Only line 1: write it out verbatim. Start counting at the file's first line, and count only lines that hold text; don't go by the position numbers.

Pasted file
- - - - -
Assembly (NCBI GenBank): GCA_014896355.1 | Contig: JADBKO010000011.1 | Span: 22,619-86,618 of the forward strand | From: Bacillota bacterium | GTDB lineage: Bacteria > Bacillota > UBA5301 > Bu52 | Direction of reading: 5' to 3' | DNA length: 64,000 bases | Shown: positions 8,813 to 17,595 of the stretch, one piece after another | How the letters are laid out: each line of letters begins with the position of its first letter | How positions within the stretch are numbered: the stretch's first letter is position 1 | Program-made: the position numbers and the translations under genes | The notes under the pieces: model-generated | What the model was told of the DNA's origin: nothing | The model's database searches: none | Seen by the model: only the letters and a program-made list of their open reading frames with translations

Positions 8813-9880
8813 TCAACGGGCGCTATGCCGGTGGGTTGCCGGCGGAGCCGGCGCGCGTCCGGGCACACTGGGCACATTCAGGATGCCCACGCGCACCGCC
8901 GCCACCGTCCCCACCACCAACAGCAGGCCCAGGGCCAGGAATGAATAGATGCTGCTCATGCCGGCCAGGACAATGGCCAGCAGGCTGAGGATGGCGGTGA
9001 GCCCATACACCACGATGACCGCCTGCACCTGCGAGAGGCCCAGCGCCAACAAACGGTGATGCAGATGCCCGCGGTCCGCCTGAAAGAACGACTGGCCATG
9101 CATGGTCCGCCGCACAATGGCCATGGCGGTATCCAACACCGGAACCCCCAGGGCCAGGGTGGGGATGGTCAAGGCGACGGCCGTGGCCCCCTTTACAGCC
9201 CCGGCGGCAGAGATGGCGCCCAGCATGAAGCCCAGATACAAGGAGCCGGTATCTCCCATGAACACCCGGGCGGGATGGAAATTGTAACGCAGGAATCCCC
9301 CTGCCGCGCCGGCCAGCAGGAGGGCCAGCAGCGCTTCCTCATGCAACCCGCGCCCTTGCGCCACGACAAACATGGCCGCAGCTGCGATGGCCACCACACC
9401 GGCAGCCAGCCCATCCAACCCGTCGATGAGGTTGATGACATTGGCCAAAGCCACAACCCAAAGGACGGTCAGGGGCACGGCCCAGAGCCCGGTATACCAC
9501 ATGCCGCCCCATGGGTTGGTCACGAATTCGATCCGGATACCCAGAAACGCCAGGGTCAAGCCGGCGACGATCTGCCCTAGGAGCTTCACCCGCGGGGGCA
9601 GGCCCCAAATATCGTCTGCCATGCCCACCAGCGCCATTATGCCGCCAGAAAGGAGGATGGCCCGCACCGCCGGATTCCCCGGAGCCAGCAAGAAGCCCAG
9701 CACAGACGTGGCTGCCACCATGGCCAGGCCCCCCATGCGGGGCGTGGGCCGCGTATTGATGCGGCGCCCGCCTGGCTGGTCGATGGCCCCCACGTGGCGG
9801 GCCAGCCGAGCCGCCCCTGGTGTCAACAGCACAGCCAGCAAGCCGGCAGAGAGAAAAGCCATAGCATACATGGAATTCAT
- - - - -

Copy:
Assembly (NCBI GenBank): GCA_014896355.1 | Contig: JADBKO010000011.1 | Span: 22,619-86,618 of the forward strand | From: Bacillota bacterium | GTDB lineage: Bacteria > Bacillota > UBA5301 > Bu52 | Direction of reading: 5' to 3' | DNA length: 64,000 bases | Shown: positions 8,813 to 17,595 of the stretch, one piece after another | How the letters are laid out: each line of letters begins with the position of its first letter | How positions within the stretch are numbered: the stretch's first letter is position 1 | Program-made: the position numbers and the translations under genes | The notes under the pieces: model-generated | What the model was told of the DNA's origin: nothing | The model's database searches: none | Seen by the model: only the letters and a program-made list of their open reading frames with translations